Documents: Special Interest: Orchids:

Orchid Fertilizer Guidelines
by Marilyn Light
November 13, 1999

Orchids like other houseplants need mineral nutrients with which to grow. Orchids that grow continuously such as Phalaenopsis and Paphiopedilum need year-round feeding but seasonally dormant orchids such as Pleione do not. Orchids require the same basic nutrients as other flowering plants but because orchids are usually grown in bark chips and not in soil, they require more careful feeding. Plants should be watered before applying fertilizer so as to avoid root damage.

Fertilizers are formulated about three primary nutrients, N (nitrogen) P (Phosphorus and K (Potassium. The proportion of available nutrient in each category is presented in a standard way, N-P-K such as 20-20-20. While the proportion of N-P-K is given in this formulation no information is available concerning other essential micro-nutrients such as Magnesium or Iron. These may or may not be present in the commercial product. Orchids do need micronutrients and so it is best to look for a product that provides these substances.

A good rule of thumb is to use liquid fertilizer products to feed orchids. Such products should contain micronutrients. Avoid using preparations which contain urea. Use products such as 7-7-7 to promote general growth and products with more Phosphorus in proportion to Nitrogen to promote flower production. An example of a flower promoting fertilizer formulation is 3-12-6. Always dilute the product according to manufacturer's instructions. It is better to fertilize weakly than to apply a lot at one time. Fertilizer solution can be applied to the pot or can be safely sprayed onto leaves provided the solution is not too concentrated. One-quarter to one-half teaspoon of liquid product (7-7-7) can be diluted in one gallon of water and applied once a week when plants are actively growing. Once every four weeks, flush the pots with plain deionized water or rainwater to dissolve any excess mineral salts that may have accumulated in the medium.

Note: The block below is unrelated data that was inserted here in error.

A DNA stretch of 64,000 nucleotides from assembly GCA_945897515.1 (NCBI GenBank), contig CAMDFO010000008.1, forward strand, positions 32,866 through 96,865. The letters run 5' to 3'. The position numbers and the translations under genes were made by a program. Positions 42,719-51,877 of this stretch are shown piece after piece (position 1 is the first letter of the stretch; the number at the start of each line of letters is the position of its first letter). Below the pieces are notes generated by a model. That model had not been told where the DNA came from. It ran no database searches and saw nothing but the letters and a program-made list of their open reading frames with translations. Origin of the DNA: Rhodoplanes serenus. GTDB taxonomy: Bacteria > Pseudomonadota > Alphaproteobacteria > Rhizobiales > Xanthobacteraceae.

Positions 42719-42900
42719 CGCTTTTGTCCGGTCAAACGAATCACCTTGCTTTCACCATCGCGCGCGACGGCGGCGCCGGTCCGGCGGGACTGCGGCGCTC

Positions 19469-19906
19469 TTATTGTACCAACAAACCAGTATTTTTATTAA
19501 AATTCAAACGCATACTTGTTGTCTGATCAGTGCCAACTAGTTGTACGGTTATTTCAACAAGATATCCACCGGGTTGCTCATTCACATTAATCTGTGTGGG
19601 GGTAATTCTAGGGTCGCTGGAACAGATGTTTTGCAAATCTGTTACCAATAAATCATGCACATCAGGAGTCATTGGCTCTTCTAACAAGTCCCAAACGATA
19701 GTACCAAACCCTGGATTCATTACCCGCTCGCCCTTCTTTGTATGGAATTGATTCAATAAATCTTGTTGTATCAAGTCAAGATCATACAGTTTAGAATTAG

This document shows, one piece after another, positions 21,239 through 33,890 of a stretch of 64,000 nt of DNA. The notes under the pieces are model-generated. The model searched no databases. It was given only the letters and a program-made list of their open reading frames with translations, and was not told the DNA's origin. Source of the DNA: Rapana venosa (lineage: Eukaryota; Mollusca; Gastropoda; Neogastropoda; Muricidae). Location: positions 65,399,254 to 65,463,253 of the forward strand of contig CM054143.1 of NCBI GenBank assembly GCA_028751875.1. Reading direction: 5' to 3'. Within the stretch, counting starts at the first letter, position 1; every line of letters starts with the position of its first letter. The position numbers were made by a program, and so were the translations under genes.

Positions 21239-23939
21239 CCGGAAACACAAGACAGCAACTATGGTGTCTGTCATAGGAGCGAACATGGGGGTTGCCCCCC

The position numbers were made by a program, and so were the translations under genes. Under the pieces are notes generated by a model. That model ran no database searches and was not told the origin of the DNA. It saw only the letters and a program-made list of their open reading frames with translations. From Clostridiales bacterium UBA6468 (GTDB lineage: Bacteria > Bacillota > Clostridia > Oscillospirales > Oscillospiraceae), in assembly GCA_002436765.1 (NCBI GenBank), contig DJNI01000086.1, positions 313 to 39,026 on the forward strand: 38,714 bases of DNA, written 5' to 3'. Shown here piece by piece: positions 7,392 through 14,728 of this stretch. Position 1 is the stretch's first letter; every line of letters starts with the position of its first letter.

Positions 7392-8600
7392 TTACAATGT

If a plant is flowering size, fertilizer products designed to promote flowering can be applied, several months before blooming could begin. It is important to realize that besides fertilizer, other factors that could affect flower production include 1) having adequate light, 2) being exposed to the appropriate temperature regime, and 3) being exposed to the appropriate day length.

Copyright Marilyn H.S. Light 1997

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